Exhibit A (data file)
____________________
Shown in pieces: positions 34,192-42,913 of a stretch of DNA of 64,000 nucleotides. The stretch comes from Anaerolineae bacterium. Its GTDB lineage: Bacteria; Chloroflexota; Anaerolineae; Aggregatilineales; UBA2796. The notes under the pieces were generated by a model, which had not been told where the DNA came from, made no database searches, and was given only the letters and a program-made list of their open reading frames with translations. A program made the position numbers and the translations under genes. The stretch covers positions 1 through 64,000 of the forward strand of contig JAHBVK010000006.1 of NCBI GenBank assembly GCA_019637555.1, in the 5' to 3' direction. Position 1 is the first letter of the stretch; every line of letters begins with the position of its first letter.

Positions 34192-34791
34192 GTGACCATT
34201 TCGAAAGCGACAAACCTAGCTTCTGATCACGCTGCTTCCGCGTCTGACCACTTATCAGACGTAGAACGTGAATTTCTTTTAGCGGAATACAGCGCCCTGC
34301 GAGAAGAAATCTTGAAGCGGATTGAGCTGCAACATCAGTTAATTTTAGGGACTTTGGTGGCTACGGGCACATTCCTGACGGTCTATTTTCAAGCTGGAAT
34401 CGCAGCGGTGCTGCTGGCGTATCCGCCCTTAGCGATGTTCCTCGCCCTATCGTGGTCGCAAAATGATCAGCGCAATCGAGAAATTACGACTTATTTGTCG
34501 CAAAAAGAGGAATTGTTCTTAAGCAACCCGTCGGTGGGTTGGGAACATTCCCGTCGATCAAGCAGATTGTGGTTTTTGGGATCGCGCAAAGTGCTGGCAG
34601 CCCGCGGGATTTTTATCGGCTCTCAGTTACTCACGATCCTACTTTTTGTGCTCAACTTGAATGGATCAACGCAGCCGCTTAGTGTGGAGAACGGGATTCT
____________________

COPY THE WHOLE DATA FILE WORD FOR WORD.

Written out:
Shown in pieces: positions 34,192-42,913 of a stretch of DNA of 64,000 nucleotides. The stretch comes from Anaerolineae bacterium. Its GTDB lineage: Bacteria; Chloroflexota; Anaerolineae; Aggregatilineales; UBA2796. The notes under the pieces were generated by a model, which had not been told where the DNA came from, made no database searches, and was given only the letters and a program-made list of their open reading frames with translations. A program made the position numbers and the translations under genes. The stretch covers positions 1 through 64,000 of the forward strand of contig JAHBVK010000006.1 of NCBI GenBank assembly GCA_019637555.1, in the 5' to 3' direction. Position 1 is the first letter of the stretch; every line of letters begins with the position of its first letter.

Positions 34192-34791
34192 GTGACCATT
34201 TCGAAAGCGACAAACCTAGCTTCTGATCACGCTGCTTCCGCGTCTGACCACTTATCAGACGTAGAACGTGAATTTCTTTTAGCGGAATACAGCGCCCTGC
34301 GAGAAGAAATCTTGAAGCGGATTGAGCTGCAACATCAGTTAATTTTAGGGACTTTGGTGGCTACGGGCACATTCCTGACGGTCTATTTTCAAGCTGGAAT
34401 CGCAGCGGTGCTGCTGGCGTATCCGCCCTTAGCGATGTTCCTCGCCCTATCGTGGTCGCAAAATGATCAGCGCAATCGAGAAATTACGACTTATTTGTCG
34501 CAAAAAGAGGAATTGTTCTTAAGCAACCCGTCGGTGGGTTGGGAACATTCCCGTCGATCAAGCAGATTGTGGTTTTTGGGATCGCGCAAAGTGCTGGCAG
34601 CCCGCGGGATTTTTATCGGCTCTCAGTTACTCACGATCCTACTTTTTGTGCTCAACTTGAATGGATCAACGCAGCCGCTTAGTGTGGAGAACGGGATTCT